Cameron Morse


Diana, this time, fetches me before sunrise
from the waiting room at Saint Luke’s Imaging.

Diana, hunter goddess of the moon,
leads me into her inner chamber and straps

a tourniquet to my bicep. I squeeze her
rubber ball. To get my blood up, I pump my fist.

The silver tip of her arrow glances off the wall
of my vein like a moonbeam. This, she calls,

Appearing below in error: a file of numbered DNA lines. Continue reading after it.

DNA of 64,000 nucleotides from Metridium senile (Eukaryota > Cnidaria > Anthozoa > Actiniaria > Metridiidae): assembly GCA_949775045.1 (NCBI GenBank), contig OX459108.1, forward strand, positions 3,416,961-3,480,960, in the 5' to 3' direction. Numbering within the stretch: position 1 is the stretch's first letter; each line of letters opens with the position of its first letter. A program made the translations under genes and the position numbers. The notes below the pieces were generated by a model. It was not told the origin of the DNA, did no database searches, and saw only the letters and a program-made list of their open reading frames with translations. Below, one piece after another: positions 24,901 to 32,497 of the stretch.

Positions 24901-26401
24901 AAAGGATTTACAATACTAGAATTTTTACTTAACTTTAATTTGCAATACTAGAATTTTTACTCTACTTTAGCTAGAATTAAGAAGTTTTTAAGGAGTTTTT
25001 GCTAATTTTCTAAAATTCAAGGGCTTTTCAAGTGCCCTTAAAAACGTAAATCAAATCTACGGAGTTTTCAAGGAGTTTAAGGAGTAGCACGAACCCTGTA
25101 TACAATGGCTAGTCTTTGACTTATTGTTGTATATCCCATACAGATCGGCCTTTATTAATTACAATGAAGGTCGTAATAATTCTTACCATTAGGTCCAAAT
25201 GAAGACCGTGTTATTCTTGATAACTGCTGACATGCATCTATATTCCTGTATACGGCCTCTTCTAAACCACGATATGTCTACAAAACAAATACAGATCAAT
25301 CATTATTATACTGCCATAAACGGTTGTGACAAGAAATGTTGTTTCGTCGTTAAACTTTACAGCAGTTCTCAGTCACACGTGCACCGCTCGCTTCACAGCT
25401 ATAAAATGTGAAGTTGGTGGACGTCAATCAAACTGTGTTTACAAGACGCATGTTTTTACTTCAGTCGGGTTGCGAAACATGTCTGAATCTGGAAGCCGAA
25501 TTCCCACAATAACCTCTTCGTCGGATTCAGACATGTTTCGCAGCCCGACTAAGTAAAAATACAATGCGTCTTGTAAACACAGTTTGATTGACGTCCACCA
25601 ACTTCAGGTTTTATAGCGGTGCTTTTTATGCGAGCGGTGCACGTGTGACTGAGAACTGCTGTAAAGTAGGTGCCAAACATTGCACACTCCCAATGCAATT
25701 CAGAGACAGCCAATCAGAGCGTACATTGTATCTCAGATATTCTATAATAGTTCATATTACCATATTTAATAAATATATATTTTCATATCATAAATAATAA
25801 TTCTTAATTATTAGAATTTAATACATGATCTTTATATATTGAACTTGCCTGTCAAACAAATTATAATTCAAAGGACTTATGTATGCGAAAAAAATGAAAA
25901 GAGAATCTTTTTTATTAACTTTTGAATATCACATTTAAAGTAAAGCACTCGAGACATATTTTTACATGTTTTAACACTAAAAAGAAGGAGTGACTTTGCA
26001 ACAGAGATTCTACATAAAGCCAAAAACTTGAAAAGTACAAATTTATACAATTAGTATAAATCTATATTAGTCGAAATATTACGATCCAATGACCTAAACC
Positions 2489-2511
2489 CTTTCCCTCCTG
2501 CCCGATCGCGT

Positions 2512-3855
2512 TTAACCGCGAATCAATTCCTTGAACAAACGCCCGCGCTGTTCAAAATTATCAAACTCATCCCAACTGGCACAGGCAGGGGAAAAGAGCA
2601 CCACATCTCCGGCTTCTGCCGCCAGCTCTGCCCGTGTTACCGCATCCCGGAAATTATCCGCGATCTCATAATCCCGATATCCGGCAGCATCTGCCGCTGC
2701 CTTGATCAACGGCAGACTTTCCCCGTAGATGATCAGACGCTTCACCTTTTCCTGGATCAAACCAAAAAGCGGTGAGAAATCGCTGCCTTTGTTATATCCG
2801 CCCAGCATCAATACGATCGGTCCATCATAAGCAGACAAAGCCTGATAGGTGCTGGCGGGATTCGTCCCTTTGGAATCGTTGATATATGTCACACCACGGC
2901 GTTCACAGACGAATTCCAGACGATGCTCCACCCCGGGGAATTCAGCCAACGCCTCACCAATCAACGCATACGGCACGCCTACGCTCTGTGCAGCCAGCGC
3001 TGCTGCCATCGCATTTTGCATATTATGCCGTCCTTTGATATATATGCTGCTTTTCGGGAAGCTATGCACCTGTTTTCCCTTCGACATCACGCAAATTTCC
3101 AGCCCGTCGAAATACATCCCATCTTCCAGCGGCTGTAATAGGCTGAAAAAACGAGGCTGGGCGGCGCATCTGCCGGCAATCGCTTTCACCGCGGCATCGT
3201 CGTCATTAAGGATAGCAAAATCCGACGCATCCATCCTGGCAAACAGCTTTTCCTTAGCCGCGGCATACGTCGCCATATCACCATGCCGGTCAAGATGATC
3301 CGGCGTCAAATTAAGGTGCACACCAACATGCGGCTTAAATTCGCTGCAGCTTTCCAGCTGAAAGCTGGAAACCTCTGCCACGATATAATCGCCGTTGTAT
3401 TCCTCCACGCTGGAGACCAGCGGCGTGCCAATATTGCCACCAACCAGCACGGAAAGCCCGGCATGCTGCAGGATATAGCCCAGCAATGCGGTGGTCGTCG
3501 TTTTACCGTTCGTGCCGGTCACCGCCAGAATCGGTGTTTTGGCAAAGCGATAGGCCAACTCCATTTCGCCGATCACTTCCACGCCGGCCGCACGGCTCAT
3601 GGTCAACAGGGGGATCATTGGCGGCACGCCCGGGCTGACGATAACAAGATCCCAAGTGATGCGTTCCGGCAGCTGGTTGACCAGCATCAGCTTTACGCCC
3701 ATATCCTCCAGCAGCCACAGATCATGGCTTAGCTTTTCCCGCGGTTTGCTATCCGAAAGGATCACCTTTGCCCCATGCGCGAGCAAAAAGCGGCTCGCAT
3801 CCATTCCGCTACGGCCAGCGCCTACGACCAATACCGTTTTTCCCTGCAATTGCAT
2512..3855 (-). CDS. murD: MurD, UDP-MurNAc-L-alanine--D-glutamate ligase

“advancing the catheter.” She swabs
the inkblot of my blood with alcohol and fires again.

I know the drill like a centurion, scar tissue
inveterate, on methylprednisolone

and Benadryl. In the machine room Diana pulls off
my glasses and lays them on her stainless-steel

nightstand. The coil chiller chirps. Its apiary birdsong
lulling me, I ease my neck into her lunette,

her crescent moon. My bracelet says FALL
RISK as my feet lift off the ground.

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